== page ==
You don't have to buy "a bitcoin". If bitcoin is successful and sees widespread adoption, people will just convert at the current price for whatever faction they need and go about their lives.
Today , 12:30 AM
Quote:
Originally Posted by Cckid Bitcoins - digital currency
Well out of 8 billion people only maybe 1 or 2 billion or so will partake in actual BTC ownership and even those people who do will be in at different entry points obviously. Which drives up their individual entry point based on when they get it in. At which point it could be too late for the average person financially speaking.



Which leads back to my original question why doesnít the supply dry up based on the ďscarcity ď factor alone.
You, and the vast majority of the world, I'm sure, don't understand what exactly it is if it's viewed as expensive.

Would it be a pain to move the decimal over 8 places and sell mass sats to the masses?

The crumbs in my coinbase account are right now worth 55 cents. And that is 1,488 sats! Now those are something anyone can invest in.

Amusingly, at ATH those 1,488 sats were worth $1, so I have an easy barometer to measure the current price against.
Today , 01:15 AM
Any thoughts on the trezor news?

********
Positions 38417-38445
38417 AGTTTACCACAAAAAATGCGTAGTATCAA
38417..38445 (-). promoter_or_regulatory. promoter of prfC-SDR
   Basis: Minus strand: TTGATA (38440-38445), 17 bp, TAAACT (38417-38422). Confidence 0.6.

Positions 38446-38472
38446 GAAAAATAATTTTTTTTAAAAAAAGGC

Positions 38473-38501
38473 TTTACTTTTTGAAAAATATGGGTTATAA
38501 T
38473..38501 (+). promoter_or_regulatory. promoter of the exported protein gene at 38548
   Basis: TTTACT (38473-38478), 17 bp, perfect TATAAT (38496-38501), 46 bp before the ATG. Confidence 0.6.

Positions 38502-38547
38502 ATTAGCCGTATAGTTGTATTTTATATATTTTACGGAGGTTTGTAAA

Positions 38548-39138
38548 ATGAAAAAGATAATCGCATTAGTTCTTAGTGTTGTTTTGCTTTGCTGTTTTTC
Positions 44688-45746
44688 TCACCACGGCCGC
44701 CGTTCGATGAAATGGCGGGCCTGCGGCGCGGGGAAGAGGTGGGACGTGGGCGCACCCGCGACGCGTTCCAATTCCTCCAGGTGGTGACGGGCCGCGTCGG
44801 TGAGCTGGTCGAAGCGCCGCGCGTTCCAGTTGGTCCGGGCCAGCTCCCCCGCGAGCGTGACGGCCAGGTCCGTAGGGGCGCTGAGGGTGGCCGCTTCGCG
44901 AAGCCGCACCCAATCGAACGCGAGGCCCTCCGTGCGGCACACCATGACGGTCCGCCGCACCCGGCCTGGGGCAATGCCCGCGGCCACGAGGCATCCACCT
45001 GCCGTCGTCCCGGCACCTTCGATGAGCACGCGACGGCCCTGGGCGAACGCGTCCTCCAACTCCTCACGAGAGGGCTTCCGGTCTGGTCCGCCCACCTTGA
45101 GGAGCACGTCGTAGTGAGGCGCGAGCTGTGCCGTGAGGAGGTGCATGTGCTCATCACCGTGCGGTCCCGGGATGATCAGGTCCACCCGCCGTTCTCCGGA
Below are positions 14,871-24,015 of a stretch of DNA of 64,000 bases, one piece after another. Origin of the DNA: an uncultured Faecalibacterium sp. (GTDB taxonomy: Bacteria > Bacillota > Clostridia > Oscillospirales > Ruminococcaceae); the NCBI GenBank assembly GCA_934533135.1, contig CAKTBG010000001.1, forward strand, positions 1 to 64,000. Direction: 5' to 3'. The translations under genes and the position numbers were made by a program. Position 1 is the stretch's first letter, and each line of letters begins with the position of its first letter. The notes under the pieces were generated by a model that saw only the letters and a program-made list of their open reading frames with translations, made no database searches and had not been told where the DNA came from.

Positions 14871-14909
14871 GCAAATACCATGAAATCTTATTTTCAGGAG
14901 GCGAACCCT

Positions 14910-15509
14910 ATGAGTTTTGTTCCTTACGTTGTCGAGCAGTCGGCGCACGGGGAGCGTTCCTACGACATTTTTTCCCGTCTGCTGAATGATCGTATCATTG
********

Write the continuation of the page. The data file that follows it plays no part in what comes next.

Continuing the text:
Today , 01:17 AM
Quote:
Originally Posted by hansmolman Bitcoins - digital currency
Any thoughts on the trezor news?
Hadn't heard it!
Today , 01:23 AM
Today , 01:24 AM
Quote:
Originally Posted by Cckid Bitcoins - digital currency
Well out of 8 billion people only maybe 1 or 2 billion or so will partake in actual BTC ownership and even those people who do will be in at different entry points obviously. Which drives up their individual entry point based on when they get it in. At which point it could be too late for the average person financially speaking.

Which leads back to my original question why doesn’t the supply dry up based on the “scarcity “ factor alone.
Why do you think adoption will magically stop at 1 billion when it's been growing >90% since inception? There's roughly 150 million BTC holders at this point. 1 billion should be reached by the end of 2024.

You think adoption will just cease at that point? Did adoption for any technology that ever reached >10% global adoption ever just stop at that point? Did the PC, internet/broadband or mobile magically stop at 10% global adoption?
Today , 03:33 AM
Quote:
Originally Posted by hansmolman Bitcoins - digital currency
Any thoughts on the trezor news?
My first thought was hansmolman should be getting a new hardware wallet